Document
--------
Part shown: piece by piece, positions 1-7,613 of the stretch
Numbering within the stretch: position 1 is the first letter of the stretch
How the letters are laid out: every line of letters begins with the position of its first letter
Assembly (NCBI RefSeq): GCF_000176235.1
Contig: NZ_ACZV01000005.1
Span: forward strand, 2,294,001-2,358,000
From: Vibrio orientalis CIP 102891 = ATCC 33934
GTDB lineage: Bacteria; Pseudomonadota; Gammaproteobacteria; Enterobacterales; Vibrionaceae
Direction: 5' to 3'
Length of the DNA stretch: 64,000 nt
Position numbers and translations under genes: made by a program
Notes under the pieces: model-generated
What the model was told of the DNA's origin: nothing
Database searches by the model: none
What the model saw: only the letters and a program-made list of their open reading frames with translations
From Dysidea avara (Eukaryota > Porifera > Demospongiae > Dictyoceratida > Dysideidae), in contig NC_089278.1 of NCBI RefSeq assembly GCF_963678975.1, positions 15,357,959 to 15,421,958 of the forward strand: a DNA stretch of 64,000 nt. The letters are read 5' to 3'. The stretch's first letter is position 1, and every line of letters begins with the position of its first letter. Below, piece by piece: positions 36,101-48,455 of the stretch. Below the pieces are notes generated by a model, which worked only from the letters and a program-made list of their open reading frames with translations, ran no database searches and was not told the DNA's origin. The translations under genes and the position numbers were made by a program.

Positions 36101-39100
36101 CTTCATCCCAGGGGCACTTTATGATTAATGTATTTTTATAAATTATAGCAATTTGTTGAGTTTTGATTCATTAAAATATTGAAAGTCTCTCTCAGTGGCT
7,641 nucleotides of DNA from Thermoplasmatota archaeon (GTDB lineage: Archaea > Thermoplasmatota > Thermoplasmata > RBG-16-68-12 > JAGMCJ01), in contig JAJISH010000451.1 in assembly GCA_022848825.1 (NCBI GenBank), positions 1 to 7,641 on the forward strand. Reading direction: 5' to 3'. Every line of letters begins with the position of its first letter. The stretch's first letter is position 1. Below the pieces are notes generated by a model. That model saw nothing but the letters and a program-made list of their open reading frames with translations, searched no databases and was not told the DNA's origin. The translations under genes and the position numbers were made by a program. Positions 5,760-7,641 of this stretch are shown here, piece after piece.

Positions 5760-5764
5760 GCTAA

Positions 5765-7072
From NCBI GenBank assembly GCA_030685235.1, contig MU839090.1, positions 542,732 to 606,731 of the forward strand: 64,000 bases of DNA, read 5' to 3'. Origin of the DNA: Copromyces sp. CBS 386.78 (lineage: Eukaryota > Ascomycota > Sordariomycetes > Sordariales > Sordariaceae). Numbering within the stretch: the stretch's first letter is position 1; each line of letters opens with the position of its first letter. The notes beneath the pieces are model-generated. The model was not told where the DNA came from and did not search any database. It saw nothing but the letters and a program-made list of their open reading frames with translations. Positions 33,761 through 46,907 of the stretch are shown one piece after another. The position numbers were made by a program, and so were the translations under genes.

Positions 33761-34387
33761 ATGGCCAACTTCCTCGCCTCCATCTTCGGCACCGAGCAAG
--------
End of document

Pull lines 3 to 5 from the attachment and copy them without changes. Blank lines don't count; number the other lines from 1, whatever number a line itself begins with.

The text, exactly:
How the letters are laid out: every line of letters begins with the position of its first letter
Assembly (NCBI RefSeq): GCF_000176235.1
Contig: NZ_ACZV01000005.1